There is conflicting testimony as to whether Vodnansky was told prior to March 12 that Central would require him to sign a covenant not to compete.

Vodnansky worked for Central until April 12, 1978. During his four-year employment there he estimated jobs, purchased materials and equipment, met with customers, supervised jobs and crews, and was privy to the formulas for various mixes and solutions for use on the jobs.

On April 12, 1978, Vodnansky left Central. He purchased a company known as Kraml's Continental Tuckpointing Building and Maintenance Company (Kraml), a competitor of Central. After purchasing Kraml, Vodnansky performed work for three companies which Central alleges were its customers. Two of these jobs were done for the Whiston group. The Whiston group had never been a customer of Central but one of its employees had previously worked for one of Central's customers. The third job was done for a company for which Central had previously done work.

The decision to grant or deny a preliminary injunction rests in the sound discretion of the trial judge and appellate review is restricted to a determination of whether the trial judge correctly exercised his broad discretionary powers. Image Supplies, Inc. v. Hilmert (1979), 71 Ill. App.3d 710, 390 N.E.2d 68; Armour & Co. v. United American Food Processors, Inc. (1976), 37 Ill. App.3d 132, 345 N.E.2d 795.

This appeal is from the denial of a preliminary injunction. The substantive issues of this cause have not yet been determined. We will therefore address the substantive issues only so far as is necessary to determine whether the court abused its broad discretion in denying the preliminary injunction.

• 1 For a preliminary injunction to issue, the movant must establish (1) possession of a right which needs protection; (2) immediate and irreparable injury if the injunction is denied; (3) no adequate remedy at law; and (4) probability of success on the merits. (Image.) Here, such a showing is dependent upon the enforceability of the restrictive covenant.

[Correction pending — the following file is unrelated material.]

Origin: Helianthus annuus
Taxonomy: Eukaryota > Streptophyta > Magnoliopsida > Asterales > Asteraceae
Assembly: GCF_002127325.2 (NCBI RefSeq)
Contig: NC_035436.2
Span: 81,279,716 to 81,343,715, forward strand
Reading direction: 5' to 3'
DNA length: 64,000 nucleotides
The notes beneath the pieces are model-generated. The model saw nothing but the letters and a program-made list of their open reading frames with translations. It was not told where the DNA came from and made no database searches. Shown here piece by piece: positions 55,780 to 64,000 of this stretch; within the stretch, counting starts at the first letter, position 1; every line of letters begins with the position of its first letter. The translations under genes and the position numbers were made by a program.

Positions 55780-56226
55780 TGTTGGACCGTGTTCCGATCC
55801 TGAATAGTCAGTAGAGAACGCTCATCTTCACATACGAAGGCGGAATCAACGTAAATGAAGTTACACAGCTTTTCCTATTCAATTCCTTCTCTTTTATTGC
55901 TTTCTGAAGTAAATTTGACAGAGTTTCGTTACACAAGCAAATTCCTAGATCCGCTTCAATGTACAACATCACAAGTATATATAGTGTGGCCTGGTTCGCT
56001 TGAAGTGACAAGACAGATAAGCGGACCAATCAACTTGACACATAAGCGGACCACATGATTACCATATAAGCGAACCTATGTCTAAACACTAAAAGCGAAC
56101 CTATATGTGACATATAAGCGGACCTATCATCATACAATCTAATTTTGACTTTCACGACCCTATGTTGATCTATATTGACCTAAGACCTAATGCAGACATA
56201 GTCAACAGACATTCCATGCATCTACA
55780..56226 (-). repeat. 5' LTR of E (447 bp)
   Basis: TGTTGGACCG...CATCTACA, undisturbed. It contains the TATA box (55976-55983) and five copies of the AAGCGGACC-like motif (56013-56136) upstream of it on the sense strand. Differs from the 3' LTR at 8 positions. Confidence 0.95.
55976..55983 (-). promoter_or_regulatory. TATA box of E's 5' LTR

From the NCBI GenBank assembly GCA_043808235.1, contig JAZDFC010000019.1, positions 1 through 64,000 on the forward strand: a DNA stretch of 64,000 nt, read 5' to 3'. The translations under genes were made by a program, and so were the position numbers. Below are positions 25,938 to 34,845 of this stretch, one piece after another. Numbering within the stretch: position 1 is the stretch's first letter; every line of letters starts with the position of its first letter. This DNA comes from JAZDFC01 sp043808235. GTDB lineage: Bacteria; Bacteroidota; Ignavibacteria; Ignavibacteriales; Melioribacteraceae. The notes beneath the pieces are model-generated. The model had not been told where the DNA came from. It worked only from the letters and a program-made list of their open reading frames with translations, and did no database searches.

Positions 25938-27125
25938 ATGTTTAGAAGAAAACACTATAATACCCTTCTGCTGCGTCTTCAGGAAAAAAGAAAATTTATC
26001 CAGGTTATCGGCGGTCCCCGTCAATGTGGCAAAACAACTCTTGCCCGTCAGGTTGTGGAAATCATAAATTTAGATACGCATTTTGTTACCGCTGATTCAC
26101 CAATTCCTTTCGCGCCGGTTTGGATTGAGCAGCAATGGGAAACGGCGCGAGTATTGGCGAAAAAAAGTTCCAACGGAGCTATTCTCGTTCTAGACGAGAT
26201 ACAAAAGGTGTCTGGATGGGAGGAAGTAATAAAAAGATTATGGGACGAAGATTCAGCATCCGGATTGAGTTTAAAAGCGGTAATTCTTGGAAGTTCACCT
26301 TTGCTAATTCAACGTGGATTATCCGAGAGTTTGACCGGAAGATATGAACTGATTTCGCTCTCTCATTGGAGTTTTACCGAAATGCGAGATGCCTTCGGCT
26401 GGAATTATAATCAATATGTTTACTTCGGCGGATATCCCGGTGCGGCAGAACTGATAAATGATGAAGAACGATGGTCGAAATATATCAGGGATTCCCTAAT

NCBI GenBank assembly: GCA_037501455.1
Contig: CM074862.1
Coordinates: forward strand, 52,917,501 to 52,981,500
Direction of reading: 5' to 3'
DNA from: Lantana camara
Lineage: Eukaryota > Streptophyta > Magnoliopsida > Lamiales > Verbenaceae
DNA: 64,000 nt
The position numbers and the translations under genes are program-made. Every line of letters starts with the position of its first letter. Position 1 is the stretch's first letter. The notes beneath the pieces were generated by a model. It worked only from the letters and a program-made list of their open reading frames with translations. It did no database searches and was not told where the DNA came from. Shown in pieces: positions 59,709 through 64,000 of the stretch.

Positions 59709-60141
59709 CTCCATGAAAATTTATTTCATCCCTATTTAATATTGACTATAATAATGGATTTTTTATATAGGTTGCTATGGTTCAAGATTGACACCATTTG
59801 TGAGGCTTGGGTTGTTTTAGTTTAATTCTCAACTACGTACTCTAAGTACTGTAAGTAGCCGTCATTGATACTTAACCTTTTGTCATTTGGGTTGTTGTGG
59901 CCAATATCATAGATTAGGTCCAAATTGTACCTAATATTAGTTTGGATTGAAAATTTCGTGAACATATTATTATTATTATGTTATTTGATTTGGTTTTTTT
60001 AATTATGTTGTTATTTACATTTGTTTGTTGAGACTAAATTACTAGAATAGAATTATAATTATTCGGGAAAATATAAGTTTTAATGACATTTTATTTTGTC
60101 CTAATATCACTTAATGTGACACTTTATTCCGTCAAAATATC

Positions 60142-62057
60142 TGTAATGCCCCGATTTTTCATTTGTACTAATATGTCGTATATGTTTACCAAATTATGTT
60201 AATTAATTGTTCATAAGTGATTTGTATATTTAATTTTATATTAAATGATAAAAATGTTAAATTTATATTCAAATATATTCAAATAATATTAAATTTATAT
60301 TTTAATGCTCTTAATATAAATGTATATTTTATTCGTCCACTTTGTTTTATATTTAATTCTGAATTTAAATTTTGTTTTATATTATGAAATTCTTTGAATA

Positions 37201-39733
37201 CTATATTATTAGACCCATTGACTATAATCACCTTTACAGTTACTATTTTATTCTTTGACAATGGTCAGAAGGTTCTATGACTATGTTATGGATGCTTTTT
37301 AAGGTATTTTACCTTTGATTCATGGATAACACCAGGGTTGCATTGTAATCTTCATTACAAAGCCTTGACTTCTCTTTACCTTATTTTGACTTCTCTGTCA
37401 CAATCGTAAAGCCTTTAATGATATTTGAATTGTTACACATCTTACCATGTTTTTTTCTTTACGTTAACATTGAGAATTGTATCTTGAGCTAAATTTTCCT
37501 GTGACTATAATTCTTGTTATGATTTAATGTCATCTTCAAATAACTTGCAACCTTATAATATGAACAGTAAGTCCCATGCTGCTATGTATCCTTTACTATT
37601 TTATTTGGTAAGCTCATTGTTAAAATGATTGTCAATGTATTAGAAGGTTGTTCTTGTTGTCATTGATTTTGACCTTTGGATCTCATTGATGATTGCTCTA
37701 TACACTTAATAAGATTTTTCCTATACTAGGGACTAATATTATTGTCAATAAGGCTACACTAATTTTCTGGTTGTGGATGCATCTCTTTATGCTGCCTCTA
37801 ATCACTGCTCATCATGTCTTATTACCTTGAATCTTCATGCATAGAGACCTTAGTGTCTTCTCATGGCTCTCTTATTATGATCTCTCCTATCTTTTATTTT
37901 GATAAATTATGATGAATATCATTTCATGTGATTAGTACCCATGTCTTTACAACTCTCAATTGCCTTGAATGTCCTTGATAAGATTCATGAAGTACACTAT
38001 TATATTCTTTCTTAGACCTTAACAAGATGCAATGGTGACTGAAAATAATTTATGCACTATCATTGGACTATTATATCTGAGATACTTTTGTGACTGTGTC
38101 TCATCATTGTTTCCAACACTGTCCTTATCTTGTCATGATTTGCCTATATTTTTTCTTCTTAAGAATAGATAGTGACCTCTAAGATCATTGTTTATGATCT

• 2 A basic reasonableness test is employed to determine the enforceability of a covenant not to compete. (Wessel Co. v. Busa (1975), 28 Ill. App.3d 686, 329 N.E.2d 414.) These covenants are enforced only if (1) a trade secret or confidential information is involved; (2) the time limits and geographic scope are reasonable; and (3) the restrictions imposed are reasonably necessary for the protection of a legitimate business interest. (Image.) Because Central was required to show a likelihood of success on all three of these issues, the failure to do so as to any one of them would require a denial of the preliminary injunction.

The trial court found that Central was not likely to succeed in showing that a trade secret or confidential information is involved. Central argues that its method of estimating is a trade secret and that this method and its methods of supervising jobs, servicing customers, and purchasing supplies ...